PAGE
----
On the worksheet students filled in blank spaces with the correct answers. Students drew a food chain of grass to moths and then to birds. Birds eat moths and moths eat grass. The worksheets were about the industrial revolution and how it rapidly changed the evolution of light moths to dark moths. Credit: Jenny Beardsley  for Manchester Essex Multimedia Online
On the worksheet students filled in blank spaces with the correct answers. Students drew a food chain of grass to moths and then to birds. Birds eat moths and moths eat grass. The worksheets were about the industrial revolution and how it rapidly changed the evolution of light moths to dark moths. Credit: Jenny Beardsley for Manchester Essex Multimedia Online
The chart on natural selection given as a rubric to students. Students created their own and filled in facts that they learned during this lab. Credit: Jenny Beardsley  for Manchester Essex Multimedia Online
The chart on natural selection given as a rubric to students. Students created their own and filled in facts that they learned during this lab. Credit: Jenny Beardsley for Manchester Essex Multimedia Online
Martin fills out the back page of the worksheet, with facts on the trends he saw with the surviving moths. The chart  had the original number of moths for the light  on dark wood, and the dark on dark wood. Students over time had to decide which color moth had a better chance of surving on a specific color bark. Credit: Jenny Beardsley  for Manchester Essex Multimedia Online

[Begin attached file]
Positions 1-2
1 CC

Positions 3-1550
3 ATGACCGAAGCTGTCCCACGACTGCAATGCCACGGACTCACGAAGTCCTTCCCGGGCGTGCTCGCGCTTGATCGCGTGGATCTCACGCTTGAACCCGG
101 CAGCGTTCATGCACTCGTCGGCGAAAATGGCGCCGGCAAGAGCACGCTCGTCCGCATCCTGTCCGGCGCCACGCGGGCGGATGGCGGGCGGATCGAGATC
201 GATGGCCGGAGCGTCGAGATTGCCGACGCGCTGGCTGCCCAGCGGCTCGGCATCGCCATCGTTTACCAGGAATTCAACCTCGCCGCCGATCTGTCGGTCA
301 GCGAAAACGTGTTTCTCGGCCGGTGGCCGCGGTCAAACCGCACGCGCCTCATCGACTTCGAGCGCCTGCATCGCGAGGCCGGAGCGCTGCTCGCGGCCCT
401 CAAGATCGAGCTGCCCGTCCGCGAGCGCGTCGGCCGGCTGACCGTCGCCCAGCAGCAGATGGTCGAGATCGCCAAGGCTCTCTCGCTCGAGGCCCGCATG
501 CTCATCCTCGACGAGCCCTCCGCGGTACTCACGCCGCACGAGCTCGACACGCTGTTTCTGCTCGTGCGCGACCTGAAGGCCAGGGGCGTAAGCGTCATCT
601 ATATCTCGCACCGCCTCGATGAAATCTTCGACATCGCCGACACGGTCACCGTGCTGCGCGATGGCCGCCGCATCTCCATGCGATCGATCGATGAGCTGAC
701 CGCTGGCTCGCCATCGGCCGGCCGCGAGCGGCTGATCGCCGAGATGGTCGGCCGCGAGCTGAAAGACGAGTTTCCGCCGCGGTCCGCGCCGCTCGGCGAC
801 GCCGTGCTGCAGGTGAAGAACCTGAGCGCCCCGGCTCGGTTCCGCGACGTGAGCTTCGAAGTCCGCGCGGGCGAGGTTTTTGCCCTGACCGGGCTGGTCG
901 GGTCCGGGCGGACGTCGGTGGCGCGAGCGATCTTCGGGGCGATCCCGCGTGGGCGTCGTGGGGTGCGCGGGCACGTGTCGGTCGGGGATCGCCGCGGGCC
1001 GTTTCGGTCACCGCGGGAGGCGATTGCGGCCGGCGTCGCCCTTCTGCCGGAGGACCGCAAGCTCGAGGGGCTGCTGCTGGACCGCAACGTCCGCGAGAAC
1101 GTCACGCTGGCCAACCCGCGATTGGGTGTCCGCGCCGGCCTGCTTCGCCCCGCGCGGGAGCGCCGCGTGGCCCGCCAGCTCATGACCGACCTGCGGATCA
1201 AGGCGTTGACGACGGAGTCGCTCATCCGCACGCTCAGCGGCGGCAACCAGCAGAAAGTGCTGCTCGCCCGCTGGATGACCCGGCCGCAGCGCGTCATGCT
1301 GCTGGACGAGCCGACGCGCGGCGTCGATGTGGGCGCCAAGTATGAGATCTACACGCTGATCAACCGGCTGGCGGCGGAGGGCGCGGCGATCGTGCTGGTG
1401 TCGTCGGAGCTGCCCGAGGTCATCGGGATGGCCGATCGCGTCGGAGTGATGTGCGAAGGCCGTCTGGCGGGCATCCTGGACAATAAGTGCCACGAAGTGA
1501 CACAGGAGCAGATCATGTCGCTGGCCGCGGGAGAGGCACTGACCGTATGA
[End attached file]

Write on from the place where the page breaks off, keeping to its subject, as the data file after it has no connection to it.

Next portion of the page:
Martin fills out the back page of the worksheet, with facts on the trends he saw with the surviving moths. The chart had the original number of moths for the light on dark wood, and the dark on dark wood. Students over time had to decide which color moth had a better chance of surving on a specific color bark. Credit: Jenny Beardsley for Manchester Essex Multimedia Online
Light moths on dark bark were much more visible than the dark moths on the dark bark. Students used a pair of forceps to pick off the more visible moths in only a quick amount of time. The forceps were considered to be birds, because birds prey on moths.  Credit: Jenny Beardsley  for Manchester Essex Multimedia Online
Light moths on dark bark were much more visible than the dark moths on the dark bark. Students used a pair of forceps to pick off the more visible moths in only a quick amount of time. The forceps were considered to be birds, because birds prey on moths. Credit: Jenny Beardsley for Manchester Essex Multimedia Online
Co- Teacher Ann Landry speaks to students about the directions of the project. Confirmed by Everett, students were asked to fill out the questions with as much detail as they could put into their answers. Credit: Jenny Beardsley  for Manchester Essex Multimedia Online
Co- Teacher Ann Landry speaks to students about the directions of the project. Confirmed by Everett, students were asked to fill out the questions with as much detail as they could put into their answers. Credit: Jenny Beardsley for Manchester Essex Multimedia Online

Sophomore Emily Dahlen uses forceps to pick and choose which moths to take off of her page of bark. The lighter moths are a lot more visible than the darker ones seen on the page. Credit: Jenny Beardsley  for Manchester Essex Multimedia Online
Sophomore Emily Dahlen uses forceps to pick and choose which moths to take off of her page of bark. The lighter moths are a lot more visible than the darker ones seen on the page. Credit: Jenny Beardsley for Manchester Essex Multimedia Online